Friday, March 28, 2014

Who took your Medicaid away?

In the long, long runup to full implementation of the Affordable Care Act, Jonathan Bernstein was fond of predicting that many people who gained coverage through the new law would not be aware that the ACA -- or "Obamacare" -- was responsible. Over time, the ACA would "disappear." The state exchanges make no reference to the Affordable Care Act -- and neither, for that matter, does As for the Medicaid expansion, Medicaid is Medicaid.

That forecast will probably come true over time -- though perversely, the exchanges' malfunctioning in the early months probably made more people aware of them in the first signup season.  Meanwhile, the political insight underlying the forecast -- that most people pay very little attention to government initiatives and political battles -- makes me wonder about a shorter-term political question.

The refusal of Republican-led states to expand Medicaid has created a cruel and arbitrary gap in the ACA's insurance expansion. Millions of people earn too little to qualify for subsidies to buy private insurance plans on the exchanges (the threshold is 100% of the Federal Poverty Level, but have been denied the access to Medicaid that the law envisioned. Many of these people are going to ACA signup events and lerning that the law affords them no help.

Whom will these people blame, and hold accountable? The wrong party in many cases, if an anecdote in today's Times is indicative:
Ms. LaFerla, a divorced full-time student in social work at Fontbonne University [in St. Louis], receives $7,000 a year in rent payments from her housemates, she said. As a childless adult, she is not eligible for traditional Medicaid, and her income is too low for her to qualify for a subsidy. She shopped on and was quoted a $450-a-month premium with a $6,300 deductible.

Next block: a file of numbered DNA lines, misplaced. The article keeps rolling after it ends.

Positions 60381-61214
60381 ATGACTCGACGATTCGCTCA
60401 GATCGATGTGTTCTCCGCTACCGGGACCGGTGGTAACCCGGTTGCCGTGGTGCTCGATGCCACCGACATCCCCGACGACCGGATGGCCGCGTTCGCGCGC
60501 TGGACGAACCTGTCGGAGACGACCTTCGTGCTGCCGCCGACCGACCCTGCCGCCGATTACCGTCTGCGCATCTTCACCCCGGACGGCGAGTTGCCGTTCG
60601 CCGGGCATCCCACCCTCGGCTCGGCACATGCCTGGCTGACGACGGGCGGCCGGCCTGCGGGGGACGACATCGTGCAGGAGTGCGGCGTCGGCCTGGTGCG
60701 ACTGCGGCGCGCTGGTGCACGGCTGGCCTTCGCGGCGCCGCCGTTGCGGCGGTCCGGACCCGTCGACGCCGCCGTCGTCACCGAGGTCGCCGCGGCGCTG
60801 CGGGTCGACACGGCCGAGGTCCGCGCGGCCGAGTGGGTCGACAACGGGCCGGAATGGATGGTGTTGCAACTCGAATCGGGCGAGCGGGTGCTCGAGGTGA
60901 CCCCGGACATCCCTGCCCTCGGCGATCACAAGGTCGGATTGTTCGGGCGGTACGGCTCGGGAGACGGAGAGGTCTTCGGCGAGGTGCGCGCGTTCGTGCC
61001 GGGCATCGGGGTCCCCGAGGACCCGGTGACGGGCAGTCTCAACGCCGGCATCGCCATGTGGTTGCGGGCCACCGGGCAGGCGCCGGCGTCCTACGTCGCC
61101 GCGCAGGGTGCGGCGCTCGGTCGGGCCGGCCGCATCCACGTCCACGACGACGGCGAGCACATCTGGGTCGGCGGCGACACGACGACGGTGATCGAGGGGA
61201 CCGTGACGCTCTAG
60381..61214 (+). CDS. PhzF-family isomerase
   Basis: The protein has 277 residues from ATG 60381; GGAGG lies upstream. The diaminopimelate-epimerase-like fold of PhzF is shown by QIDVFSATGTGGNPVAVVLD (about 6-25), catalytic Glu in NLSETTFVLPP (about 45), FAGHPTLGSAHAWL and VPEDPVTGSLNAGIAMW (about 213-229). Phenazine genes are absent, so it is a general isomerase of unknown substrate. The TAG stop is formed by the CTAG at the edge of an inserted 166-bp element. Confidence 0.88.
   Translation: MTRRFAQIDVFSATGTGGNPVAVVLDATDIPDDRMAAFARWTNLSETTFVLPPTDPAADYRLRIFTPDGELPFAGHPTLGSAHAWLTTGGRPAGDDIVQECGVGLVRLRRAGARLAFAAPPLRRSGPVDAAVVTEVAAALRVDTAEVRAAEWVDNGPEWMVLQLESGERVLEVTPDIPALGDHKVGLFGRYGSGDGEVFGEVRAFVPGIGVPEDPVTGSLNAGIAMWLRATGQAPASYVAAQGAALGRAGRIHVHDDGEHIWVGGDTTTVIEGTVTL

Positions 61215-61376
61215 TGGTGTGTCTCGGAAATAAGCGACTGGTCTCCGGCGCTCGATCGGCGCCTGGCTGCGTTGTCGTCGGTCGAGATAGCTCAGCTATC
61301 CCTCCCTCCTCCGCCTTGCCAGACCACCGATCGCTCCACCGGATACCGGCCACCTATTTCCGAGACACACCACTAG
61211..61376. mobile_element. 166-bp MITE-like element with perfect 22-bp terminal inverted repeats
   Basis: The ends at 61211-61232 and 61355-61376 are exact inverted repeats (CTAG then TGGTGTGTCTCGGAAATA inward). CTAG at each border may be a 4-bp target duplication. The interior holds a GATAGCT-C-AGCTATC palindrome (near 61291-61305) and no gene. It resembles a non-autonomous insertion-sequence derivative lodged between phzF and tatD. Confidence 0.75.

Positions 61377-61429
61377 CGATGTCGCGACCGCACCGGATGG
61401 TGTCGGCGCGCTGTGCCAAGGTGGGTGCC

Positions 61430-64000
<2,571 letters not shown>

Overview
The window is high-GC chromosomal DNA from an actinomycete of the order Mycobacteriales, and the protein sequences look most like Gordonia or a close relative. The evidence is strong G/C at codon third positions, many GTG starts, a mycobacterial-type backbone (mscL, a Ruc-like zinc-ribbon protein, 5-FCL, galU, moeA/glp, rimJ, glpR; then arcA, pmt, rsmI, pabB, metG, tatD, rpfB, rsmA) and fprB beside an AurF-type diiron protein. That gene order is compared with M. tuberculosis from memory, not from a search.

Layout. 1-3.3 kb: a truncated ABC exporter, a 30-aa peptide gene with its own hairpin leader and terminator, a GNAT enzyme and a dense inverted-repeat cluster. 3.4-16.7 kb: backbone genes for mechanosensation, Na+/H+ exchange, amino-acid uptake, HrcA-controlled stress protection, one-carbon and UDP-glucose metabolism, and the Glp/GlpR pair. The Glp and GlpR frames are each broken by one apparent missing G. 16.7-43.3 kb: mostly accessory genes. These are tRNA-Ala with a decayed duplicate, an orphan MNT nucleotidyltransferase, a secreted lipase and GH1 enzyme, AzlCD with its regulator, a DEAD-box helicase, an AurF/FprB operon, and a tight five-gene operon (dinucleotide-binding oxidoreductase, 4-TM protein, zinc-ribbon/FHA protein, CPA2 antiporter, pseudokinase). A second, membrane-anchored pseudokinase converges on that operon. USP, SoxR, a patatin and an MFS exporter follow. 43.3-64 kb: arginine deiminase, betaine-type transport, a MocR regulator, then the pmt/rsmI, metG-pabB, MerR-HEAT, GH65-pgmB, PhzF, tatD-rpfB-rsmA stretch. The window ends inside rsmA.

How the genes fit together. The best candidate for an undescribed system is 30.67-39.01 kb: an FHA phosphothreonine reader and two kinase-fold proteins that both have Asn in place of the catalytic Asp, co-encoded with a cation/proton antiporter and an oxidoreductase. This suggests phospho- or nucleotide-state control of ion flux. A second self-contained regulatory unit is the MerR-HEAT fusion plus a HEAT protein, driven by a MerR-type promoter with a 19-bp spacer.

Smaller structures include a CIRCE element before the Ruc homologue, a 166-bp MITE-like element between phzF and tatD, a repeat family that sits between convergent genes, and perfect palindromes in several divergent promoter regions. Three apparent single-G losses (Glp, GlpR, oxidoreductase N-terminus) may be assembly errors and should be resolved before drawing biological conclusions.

“It’s been a big disappointment,” she said. “A lot of us voted for President Obama because we thought this was going to be a good thing.”
It is of course Republican governors and legislatures that have refused to expand Medicaid despite 100% funding from the federal government in the first two years and 90% funding thereafter. But as with the economy, the president is held responsible for all. The Republican response to the ACA illustrated, so memorably by Tom Toles has been politically effective on many fronts.

1 comment:

  1. Thanks for another good post.............sadly,however, Medicaid recipients plus those denied Medicaid still do not make an effective voting bloc.

    I noticed this about a decade ago when Tennessee expanded its Medicaid program (it was called TennCare.)

    The program delivered new benefits to something like 20% of the state's population.

    But when funding ran out, taxes had to be raised or the program would be cut back.

    And it was cut back, a lot.

    So I said to myself, 20 per cent of the electorate can swing any election. Why don't the recipients of TennCare vote in a liberal government?

    There are a lot of answers, voter suppression being one of them.

    The poor in America do not vote as a bloc, in fact they sometimes do not vote at all.